They saw Amari Cooper leave the game after a high hit by Seahawks safety Bradley McDougald that wasn’t flagged. They saw Derek Carr get sacked twice and hounded constantly behind a battered offensive line down to its third-string left guard. They failed to score against a Seattle defense coordinated by Ken Norton Jr., whom Oakland fired last November. And then the second half got worse. … The Raiders’ offense totaled 185 yards and averaged 3.3 yards per play. The Seahawks’ gained 369 yards and averaged 6.0. After arriving in London on Friday – a day later than the Seahawks – the Raiders looked like they were still adjusting in the first half. … The Raiders then tried to establish the run on their opening drive and netted one yard on three hand-offs to Marshawn Lynch. Their banged-up offensive line had a brutal first half, allowing constant pressure and generating 25 rushing yards.
The San Jose Mercury-News’ Matt Schneidman says that was an utterly humiliating loss for Oakland.
The NFL plays games overseas in an attempt to grow the game. If any British fans were on the fence about adopting the sport before Sunday, the Raiders made sure they never want to watch American football again. The Raiders (1-5) were flat-out humiliated against a mediocre Seahawks team (3-3) that’s a shell of the one who made two straight Super Bowls in 2014 and 2015, suffering a 27-3 beatdown in front of 84,992 poor fans that had to watch the Raiders play at Wembley Stadium.
The (UK) Independent had this take on the Seahawks’ pummeling of Oakland.
The Seattle Seahawks soaked up London’s wind and rain and unleashed an offensive storm on the Oakland Raiders, a franchise that looks increasingly directionless and one which will surely hit the reset button on its roster. Reports on Sunday morning had stated that the Raiders were offering former first-rounders Amari Cooper and Karl Joseph for trades, a sign that after Khalil Mack’s departure they are ready to rip the whole house down before the move to Las Vegas. And on the sodden Wembley turf this team looked like one in desperate need of a rebuild, with Derek Carr incapable of moving the chains despite utilising nine different pass-catchers and the defensive unit unable to stop Russell Wilson. They already looked lost before this resounding defeat but now they look like a team that is about to tank.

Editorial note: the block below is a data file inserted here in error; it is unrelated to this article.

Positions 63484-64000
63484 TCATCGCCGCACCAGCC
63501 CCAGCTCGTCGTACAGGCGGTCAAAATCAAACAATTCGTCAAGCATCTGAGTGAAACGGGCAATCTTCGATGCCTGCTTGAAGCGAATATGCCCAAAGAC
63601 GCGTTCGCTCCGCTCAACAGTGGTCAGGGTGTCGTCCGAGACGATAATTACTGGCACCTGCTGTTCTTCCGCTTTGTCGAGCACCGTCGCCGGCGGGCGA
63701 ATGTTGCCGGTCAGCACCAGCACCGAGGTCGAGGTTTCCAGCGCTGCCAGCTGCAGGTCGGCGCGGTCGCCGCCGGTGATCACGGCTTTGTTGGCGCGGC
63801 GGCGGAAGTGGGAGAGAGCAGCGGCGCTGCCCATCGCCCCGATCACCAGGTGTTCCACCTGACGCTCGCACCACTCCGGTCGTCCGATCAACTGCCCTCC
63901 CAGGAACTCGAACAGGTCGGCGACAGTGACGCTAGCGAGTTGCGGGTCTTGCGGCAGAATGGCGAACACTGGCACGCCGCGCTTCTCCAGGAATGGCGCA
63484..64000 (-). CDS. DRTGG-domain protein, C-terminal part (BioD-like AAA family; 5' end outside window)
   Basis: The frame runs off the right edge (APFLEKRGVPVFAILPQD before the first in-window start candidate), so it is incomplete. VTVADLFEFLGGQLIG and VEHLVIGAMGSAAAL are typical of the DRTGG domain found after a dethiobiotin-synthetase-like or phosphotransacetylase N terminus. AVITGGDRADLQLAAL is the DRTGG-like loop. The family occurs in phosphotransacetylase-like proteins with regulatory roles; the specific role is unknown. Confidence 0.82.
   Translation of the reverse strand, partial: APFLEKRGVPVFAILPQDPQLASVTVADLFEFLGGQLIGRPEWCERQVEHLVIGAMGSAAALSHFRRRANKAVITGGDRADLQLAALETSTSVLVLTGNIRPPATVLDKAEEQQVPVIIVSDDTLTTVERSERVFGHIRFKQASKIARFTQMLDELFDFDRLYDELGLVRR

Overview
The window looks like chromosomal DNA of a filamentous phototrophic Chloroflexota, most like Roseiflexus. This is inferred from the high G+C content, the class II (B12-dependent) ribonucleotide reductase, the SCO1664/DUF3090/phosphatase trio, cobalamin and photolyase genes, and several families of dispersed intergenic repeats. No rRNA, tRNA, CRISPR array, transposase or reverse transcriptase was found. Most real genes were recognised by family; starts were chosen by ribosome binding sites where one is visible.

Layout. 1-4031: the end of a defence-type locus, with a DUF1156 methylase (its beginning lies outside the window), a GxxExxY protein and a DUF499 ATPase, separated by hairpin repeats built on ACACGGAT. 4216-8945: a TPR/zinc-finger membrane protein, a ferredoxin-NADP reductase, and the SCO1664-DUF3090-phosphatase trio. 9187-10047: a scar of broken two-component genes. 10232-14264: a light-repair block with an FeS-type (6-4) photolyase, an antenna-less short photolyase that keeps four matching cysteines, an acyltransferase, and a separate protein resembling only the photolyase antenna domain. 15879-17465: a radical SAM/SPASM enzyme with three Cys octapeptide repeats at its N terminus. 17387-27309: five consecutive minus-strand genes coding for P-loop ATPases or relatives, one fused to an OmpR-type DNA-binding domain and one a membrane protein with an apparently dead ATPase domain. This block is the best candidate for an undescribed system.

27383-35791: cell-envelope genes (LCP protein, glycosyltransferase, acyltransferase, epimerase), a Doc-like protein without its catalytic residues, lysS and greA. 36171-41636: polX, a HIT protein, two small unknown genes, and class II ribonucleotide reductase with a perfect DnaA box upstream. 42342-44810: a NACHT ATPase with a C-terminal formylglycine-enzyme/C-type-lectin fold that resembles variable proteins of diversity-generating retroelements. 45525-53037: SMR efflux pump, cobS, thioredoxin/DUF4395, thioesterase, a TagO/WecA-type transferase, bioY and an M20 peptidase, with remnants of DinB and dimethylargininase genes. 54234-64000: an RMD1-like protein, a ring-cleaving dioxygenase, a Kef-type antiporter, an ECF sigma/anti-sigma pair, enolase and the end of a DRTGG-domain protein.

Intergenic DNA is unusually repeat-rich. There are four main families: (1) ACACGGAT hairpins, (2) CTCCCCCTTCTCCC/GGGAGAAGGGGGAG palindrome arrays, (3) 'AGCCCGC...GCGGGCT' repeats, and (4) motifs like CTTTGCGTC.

The Sunday Evening Telegraph’s Ben Coles says this one was over early.
London’s 22nd NFL game was finished as a contest early in the third quarter once the Seahawks went ahead 20-0, with the fixtures to come in the next two weeks likely to be far more competitive affairs. … If no longer the vaunted unit of five or six years ago, there are still some significant talents on that side of the ball for Seattle including defensive end Frank Clark, who showed immediate class with two sacks on Raiders quarterback Derek Carr in the space of three plays.
The (UK) Guardian’s Sean Ingle says Seahawks QB Russell Wilson looked right at home at Wembley Stadium.
Nearly 4,800 miles and eight time zones separate London from Seattle. Yet for the Seahawks the murk and mizzle of this grey Wembley evening felt like a home away from home as they pummelled the Oakland Raiders 27-3. It rained, a lot, as in the Pacific north-west. And there were large packs of fans in dark blue and lime green jerseys, who shouted “SEA!” then “HAWKS!” with ever greater urgency and booed if the Raiders looked like getting something going, which was not often. To make things even sweeter, Seattle dominated both sides of the ball, with quarterback Russell Wilson throwing three touchdowns and their defence punching holes in the Raiders’ offensive line at will.